I’ve watched it over the years even in ministry, and I almost never comment on issues of race in case it is perceived as “playing the race card”. But I have watched black ministries being stereotyped, just ask yourself how many second generation indigenous black leaders exist in the UK church, you might be surprised. Or ask this question why is it that national black leaders come predominately from black majority churches and not indigenous ones? Leaders Like Sentamu off the Church of England are rare. Do not believe that racism exists only outside the Church. When God sent an outpouring of the Spirit in Reading, some discounted it because I was black, I have been told as much by fellow white ministers, some who later apologised to me. The assumption was it’s a black church thing, the fact is our church is predominantly white but also has different races in it.

My first memory of going to a ministers prayer meeting in Reading was to be told by a leading figure not pray too loudly as it was off-putting for others, I ignored the request, now everyone prays as they wish loudly or quietly all prayer types are accepted.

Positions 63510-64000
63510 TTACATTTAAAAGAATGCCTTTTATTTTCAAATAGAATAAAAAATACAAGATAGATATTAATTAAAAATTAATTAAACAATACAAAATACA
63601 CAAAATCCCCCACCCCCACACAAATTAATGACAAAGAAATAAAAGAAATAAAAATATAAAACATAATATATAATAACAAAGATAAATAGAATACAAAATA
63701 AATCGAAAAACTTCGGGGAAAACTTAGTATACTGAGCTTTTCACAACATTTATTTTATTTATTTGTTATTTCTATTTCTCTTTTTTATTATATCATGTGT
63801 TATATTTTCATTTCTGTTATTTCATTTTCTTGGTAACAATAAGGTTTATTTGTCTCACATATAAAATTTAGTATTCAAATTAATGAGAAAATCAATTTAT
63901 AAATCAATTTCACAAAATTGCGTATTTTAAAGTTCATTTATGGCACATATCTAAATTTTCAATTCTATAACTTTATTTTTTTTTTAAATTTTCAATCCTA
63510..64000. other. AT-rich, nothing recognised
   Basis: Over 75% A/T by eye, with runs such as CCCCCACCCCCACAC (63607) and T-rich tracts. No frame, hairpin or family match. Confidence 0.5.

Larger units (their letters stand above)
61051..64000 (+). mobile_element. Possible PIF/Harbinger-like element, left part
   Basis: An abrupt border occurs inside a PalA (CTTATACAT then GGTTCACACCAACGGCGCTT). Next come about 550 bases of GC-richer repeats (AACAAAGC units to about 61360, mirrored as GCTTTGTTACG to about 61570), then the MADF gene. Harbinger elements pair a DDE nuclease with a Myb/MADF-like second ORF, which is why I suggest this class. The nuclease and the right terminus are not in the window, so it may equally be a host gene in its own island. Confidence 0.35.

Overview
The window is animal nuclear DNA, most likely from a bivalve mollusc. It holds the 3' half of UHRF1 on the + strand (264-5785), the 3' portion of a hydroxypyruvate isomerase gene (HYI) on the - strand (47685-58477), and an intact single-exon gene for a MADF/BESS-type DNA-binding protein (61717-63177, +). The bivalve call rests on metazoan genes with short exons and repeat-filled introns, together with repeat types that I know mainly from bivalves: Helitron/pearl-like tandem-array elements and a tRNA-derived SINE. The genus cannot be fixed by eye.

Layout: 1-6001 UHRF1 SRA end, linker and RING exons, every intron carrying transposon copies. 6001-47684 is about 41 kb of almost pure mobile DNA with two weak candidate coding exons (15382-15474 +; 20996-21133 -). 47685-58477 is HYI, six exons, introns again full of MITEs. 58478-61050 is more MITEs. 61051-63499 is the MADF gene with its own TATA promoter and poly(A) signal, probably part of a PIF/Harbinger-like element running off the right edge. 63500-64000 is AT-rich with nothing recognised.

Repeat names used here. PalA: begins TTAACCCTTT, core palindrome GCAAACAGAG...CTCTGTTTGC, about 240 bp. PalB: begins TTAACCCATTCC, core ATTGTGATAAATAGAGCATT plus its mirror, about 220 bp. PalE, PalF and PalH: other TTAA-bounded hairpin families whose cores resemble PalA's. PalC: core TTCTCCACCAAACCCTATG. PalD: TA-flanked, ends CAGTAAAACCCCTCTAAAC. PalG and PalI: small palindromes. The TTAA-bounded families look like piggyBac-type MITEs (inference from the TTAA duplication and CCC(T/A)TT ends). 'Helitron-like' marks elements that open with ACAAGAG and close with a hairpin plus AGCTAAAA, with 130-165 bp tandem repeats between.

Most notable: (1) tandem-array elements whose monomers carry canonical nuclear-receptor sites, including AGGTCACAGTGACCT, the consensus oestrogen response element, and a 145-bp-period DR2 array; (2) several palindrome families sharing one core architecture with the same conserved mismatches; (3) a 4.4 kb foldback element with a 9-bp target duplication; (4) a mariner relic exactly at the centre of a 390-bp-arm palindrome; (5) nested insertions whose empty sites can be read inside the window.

Let us be clear; Christianity has been an engine for the progression of Black people predominantly by black people, but also as a tool for oppressing them by white people [2]. Apartheid, for example, partially based on erroneous theology only ended 25 years ago in 1994. From the earliest days, Black Christian communities have helped black people make progress in an otherwise hostile west. It might seem odd now that the first African American Catholic priest had to attend seminary in Rome because no American seminary would take him. But the legacy embedded in disputes over slavery in America with the Civil War prompted the Methodists, Baptists, and Presbyterians to split into Northern and Southern factions. Yet the truth is amongst people of colour, the words of Martin Luther King Jn is what fills the heart. Black people want to work with and live with other races, not seeking unfair advantage, but longing for an equal playing field where they can breathe, it is less prevalent now in the Church, but it still exists and manifests especially where white believers have a sense of entitlement connected with the colour of their skin.